First Person

Differentiated School Closure Decision-Making

Like 20 other schools across the city, Brooklyn’s Metropolitan Corporate Academy recently received word that Chancellor Joel Klein has recommended that the school be closed. In some ways, MCA outshines other schools. For example, in June 2009 MCA outperformed 74% of city schools in weighted US History Regents performance and more than 62% of city schools in weighted Integrated Algebra Regents performance. Of course, like all of the schools on Chancellor Klein’s shutdown list, MCA has real deficiencies and areas where improvement is needed. But the chancellor’s recommendation does not reflect the learning community that has been created here, and his selective use of statistics to justify his decision is upsetting.

The progress reports do show how MCA compares to other schools that share some of its characteristics, but that comparison doesn’t reflect the nuances behind MCA students’ specific needs and accomplishments. And when DOE officials visited MCA on Jan. 14 to explain the decision to close the school, they compared MCA to schools citywide. Considering the emphasis on differentiation of instruction in the classroom to meet the needs of students, it seems reasonable to ask the same of our chancellor: Differentiate your evaluation of each school to reflect the needs of that particular school. The decision to use failures to reach citywide averages as the basis to close schools is unreasonable and unfair because it fails to account for the unique needs of each school’s population.

Klein should recognize that a school like MCA (where 80% of students who entered in 2006 scored 1 or 2 on their 8th grade statewide ELA exams) is going to have a harder time getting its students to pass the English Regents exam than a school that receives a more skilled 9th grade class. The performance of an incoming 9th grade class has great influence on the expected results, especially when the numbers are not outliers, but trends. It is unreasonable to expect that students who earned mostly 1s and 2s on their 8th grade exams will graduate at the same rate as students who earned mostly 3s and 4s. Similarly, while MCA’s attendance rate is too low, it’s not fair to assume the problem lies with MCA; forty percent of this year’s 9th graders, for example, also missed more than one in 10 school days in middle school.

An educator who differentiates well might also point out that there are a wide variety of factors that can keep students from graduating in four years. At MCA those factors include (but aren’t limited to) residential transience, homelessness, health issues, incarceration, and death. Each of these factors limits what teachers and administrators can do to help a student graduate on time. What the chancellor is choosing to do by limiting “graduation rate” to the 4-year number is discouraging MCA from differentiating its program to meet its students’ needs. While the 4-year graduation rate at MCA (2009: 48.1%) is lower than the staff considers acceptable, the most recent 5-year graduation rate is 62% and most recent 6-year graduation rate is over 70%, well above the citywide average.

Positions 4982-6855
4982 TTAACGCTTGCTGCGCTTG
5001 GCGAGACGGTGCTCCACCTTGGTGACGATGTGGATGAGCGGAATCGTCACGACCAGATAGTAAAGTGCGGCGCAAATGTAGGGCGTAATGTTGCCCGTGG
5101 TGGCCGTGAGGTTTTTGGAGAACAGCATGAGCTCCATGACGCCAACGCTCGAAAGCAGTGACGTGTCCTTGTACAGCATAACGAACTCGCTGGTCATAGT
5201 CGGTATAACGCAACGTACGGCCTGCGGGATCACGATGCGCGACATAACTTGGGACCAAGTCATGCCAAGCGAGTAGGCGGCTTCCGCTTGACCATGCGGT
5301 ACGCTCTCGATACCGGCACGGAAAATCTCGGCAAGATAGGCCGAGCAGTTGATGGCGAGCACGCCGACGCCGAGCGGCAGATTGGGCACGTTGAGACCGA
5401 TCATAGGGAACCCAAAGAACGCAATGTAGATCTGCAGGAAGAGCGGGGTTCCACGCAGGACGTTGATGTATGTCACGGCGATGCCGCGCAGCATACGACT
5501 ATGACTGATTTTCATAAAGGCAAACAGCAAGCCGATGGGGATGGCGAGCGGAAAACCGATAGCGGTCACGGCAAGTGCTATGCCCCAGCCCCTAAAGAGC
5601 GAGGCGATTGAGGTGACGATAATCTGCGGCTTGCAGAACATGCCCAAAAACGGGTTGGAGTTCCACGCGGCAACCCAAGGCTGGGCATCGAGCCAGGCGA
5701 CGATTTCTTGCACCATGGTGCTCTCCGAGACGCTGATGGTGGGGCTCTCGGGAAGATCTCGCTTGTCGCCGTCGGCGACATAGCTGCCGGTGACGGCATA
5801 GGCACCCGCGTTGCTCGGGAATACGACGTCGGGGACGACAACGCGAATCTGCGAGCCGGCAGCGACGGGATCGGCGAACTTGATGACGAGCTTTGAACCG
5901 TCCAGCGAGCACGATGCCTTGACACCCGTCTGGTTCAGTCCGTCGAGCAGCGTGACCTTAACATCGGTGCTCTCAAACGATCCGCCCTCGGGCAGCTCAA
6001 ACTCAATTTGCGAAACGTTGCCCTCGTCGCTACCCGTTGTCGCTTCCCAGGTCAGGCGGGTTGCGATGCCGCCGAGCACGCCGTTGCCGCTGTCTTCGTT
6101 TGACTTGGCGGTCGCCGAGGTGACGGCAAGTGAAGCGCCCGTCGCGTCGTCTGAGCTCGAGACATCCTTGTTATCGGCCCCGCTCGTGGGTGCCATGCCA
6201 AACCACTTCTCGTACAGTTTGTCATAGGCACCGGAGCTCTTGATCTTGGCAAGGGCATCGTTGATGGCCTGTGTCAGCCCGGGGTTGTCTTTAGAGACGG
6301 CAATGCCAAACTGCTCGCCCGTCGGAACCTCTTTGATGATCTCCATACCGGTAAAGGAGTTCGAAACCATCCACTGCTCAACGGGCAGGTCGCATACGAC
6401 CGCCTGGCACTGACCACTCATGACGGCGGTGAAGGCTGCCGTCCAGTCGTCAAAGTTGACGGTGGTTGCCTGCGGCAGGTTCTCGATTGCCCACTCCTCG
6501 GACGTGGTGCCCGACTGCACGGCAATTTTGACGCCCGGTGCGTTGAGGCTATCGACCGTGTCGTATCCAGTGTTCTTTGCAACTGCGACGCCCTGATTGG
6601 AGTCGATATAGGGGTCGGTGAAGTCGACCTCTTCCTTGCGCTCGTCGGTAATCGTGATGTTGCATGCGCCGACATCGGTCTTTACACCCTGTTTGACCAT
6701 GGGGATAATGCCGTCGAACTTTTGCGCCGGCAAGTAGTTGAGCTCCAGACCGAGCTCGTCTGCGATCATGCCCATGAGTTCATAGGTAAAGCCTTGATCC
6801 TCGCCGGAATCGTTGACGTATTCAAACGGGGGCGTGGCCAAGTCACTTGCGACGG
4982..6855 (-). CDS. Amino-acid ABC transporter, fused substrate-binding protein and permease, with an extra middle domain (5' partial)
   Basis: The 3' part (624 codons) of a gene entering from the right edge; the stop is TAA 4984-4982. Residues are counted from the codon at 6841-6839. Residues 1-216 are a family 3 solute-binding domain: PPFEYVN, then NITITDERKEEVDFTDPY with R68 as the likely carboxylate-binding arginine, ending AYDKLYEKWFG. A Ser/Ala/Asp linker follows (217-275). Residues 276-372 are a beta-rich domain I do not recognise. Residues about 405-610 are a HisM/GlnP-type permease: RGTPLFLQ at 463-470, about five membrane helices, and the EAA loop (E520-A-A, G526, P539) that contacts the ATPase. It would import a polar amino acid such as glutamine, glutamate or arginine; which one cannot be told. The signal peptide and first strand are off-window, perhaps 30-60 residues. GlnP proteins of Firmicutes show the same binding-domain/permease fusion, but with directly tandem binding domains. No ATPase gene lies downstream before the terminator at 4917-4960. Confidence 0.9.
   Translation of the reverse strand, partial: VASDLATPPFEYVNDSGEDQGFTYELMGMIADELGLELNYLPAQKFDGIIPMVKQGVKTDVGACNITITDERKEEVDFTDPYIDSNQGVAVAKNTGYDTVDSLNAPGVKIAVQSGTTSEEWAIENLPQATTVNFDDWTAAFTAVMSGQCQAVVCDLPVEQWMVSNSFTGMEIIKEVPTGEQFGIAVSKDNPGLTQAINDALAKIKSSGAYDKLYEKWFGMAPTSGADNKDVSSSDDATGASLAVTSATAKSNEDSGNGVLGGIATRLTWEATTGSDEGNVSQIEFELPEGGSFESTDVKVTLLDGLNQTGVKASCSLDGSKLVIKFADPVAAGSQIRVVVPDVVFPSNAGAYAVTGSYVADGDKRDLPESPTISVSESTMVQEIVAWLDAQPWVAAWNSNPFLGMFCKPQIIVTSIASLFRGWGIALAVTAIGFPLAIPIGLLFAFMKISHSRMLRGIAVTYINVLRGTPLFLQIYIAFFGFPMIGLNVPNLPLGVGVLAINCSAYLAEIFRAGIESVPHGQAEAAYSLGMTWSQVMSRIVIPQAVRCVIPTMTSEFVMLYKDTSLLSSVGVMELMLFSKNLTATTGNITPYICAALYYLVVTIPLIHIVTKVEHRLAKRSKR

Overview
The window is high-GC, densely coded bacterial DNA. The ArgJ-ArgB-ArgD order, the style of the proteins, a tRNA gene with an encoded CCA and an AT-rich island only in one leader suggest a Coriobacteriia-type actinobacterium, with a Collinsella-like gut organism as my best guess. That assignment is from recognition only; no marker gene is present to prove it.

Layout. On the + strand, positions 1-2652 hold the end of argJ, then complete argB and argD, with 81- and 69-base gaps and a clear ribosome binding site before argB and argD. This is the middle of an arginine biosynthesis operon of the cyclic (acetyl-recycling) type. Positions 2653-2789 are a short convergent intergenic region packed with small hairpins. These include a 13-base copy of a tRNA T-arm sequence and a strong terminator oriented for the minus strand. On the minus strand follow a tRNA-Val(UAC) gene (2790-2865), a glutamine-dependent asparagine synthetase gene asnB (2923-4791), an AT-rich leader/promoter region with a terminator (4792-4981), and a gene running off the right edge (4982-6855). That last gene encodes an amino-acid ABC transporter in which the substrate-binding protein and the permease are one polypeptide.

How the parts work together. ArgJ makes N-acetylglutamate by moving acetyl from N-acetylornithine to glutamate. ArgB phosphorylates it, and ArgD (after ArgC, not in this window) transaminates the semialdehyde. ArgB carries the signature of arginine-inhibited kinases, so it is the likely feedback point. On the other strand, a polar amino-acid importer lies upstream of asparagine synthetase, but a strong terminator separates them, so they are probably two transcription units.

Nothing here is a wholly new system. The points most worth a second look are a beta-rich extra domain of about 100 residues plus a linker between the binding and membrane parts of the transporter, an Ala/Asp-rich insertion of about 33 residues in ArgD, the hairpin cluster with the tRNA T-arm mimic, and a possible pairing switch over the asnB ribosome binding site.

The use of citywide statistics is particularly unfair to small schools like MCA. Our student body (total enrollment averaging 390-420 pupils in past 5 years) means that very small events can have catastrophic impacts on our school’s performance. As an example, MCA had three students of the 2005 cohort who should have graduated in June of 2009, but they missed one of the morning Regents exams they needed to graduate in June – two due to illness, one due to oversleeping. When those students took the exams in August and passed, they received their diplomas, but their achievement did not count towards the 4-year graduation rate. If those three students had passed the exam in June, our 4-year graduation rate would have been nearly 6 percentage points higher. A similar jump in statistical performance at a larger school would require an event of much greater consequence. It is unjust to penalize MCA for being more dramatically affected by small changes.

The chancellor’s failure to account for the specific needs of individual schools when determining a school’s future is unreasonable. Arbitrary selection of statistical categories and skillful manipulation of data could be used to show the “failure” of even the strongest schools in the city. Further, the blanket comparison of unique schools to a citywide standard with no account for needs of the individual school is unfair. MCA clearly has steps to take to better serve its students. But it is only right that the chancellor do a better job of considering the individual needs of MCA’s educational community when evaluating their performance.

Instead of looking at a school and seeing the visible successes, the chancellor is looking at a school and seeing failure. And while I imagine that none on the closure list is without room for improvement, it is unreasonable to look at a school like MCA and deny its successes.

Alex Jones is a U.S. History teacher and policy debate coach at the Metropolitan Corporate Academy, a small high school in Brooklyn.

First Person

I’ve been mistaken for the other black male leader at my charter network. Let’s talk about it.

PHOTO: Alan Petersime

I was recently invited to a reunion for folks who had worked at the New York City Department of Education under Mayor Michael Bloomberg. It was a privilege for me to have been part of that work, and it was a privilege for me to be in that room reflecting on our legacy.

The counterweight is that only four people in the room were black males. Two were waiters, and I was one of the remaining two. There were definitely more than two black men who were part of the work that took place in New York City during that era, but it was still striking how few were present.

The event pushed me to reflect again on the jarring impact of the power dynamics that determine who gets to make decisions in so-called education reform. The privileged end up being relatively few, and even fewer look like the kids we serve.

I’m now the chief operating officer at YES Prep, a charter school network in Houston. When I arrived at YES four years ago, I had been warned that it was a good old boys club. Specifically, that it was a good old white boys club. It was something I assessed in taking the role: Would my voice be heard? Would I truly have a seat at the table? Would I have any influence?

As a man born into this world with a black father and white mother, I struggled at an early age with questions about identity and have been asking those questions ever since.

As I became an adult, I came to understand that being from the suburbs, going to good schools, and being a lighter-skinned black person affords me greater access to many settings in America. At the same time, I experience my life as a black man.